I was driving home last week down a familiar road. While waiting at the intersection I was hit by the stark emptiness the corner feels with the loss of the Starbucks at Collins and Green Oaks. This was not my first Starbucks, but this store represented to me all that Starbucks once was. I came here shortly after the birth of Kaylie, and spent one wonderful year at this store. It did not bear the glaring, flashy siren that beckons from most highways today. Instead it had an understated sign that welcomed all who desired a caffeine fix or solace from a long day. The inside was not fancy or new fangled. It had a comfortable feel, like home. It was here you could curl up in the old school big, comfy chair and read, chat, or sleep as I saw some do. The store was not stiff or rigid and instead of the sounds of a drive thru window, you could hear the symphony of milk steaming and espresso shots pouring. All that was missing was the old La Marzocco for a truly authentic feel, but that was retired long ago.
Perhaps what I loved most was the eclectic mix of people that frequented Collins and Green Oaks. We had a lot of college students cramming late into the night. We had a group of people that came and sat on the patio night after night chatting and smoking more cigarettes than one convenience store could provide. There was the old man who arrived every day at opening to drink his coffee and eat a cheese danish. He came off as a little cranky, but he was like family. Then there was Bob he had a particular way he wanted his drink and it had to be filled 3/4 full and extra hot. He was quite eccentric, but once you got his drink down he was a friend for life. Who could forget Duane? He sat at the front of the patio by the door and greeted everyone with,"Top of the morning." Most people thought he was an employee. There were plenty of weird people, but they added color and life to the store. It was a far cry from what I had been used to in the stuffy suburb of Frisco.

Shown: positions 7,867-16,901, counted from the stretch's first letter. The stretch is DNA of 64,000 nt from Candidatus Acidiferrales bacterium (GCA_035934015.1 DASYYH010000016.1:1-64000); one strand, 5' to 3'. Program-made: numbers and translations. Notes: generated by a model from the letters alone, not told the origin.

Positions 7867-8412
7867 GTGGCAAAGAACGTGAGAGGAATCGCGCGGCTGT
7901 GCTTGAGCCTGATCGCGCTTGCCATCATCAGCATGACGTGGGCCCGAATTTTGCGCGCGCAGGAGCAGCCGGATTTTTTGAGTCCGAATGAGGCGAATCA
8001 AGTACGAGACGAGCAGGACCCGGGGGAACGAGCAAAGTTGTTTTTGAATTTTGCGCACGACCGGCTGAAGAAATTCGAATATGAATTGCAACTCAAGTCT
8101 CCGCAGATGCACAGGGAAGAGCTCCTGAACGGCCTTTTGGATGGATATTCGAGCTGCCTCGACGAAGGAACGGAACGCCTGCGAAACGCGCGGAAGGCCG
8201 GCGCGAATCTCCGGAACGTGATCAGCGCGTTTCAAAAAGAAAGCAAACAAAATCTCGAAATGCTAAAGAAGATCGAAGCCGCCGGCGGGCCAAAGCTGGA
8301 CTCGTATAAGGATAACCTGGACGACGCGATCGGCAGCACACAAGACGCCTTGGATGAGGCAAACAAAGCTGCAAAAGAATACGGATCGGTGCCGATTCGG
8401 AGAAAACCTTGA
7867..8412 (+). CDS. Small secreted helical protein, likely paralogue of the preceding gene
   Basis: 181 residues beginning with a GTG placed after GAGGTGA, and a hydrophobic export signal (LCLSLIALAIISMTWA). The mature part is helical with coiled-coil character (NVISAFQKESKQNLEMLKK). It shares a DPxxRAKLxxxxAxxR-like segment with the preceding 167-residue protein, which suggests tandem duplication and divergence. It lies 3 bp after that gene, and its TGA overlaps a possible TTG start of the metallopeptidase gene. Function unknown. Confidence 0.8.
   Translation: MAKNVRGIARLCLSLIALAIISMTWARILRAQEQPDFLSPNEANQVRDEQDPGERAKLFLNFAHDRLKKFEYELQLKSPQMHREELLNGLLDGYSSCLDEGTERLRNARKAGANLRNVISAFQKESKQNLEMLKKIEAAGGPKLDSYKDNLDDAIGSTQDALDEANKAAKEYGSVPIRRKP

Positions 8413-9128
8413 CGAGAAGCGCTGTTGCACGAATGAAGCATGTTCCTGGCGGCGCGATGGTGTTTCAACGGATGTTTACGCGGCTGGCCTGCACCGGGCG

Collins and Green Oaks really represented community. It was filled with a warm environment that wove each person's thread of experience into a beautiful tapestry of life. Now that same corner store sits dark and empty, a victim of the Starbucks chopping block in a last ditch effort to save a fledgling company. If only they had realized that no amount of shiny new stores or convenient drive thru's can take the place of community. The money may be quick, but the loyalty is wavering.
Here's to you Starbucks at Collins & Green Oaks the corner will never be the same without you.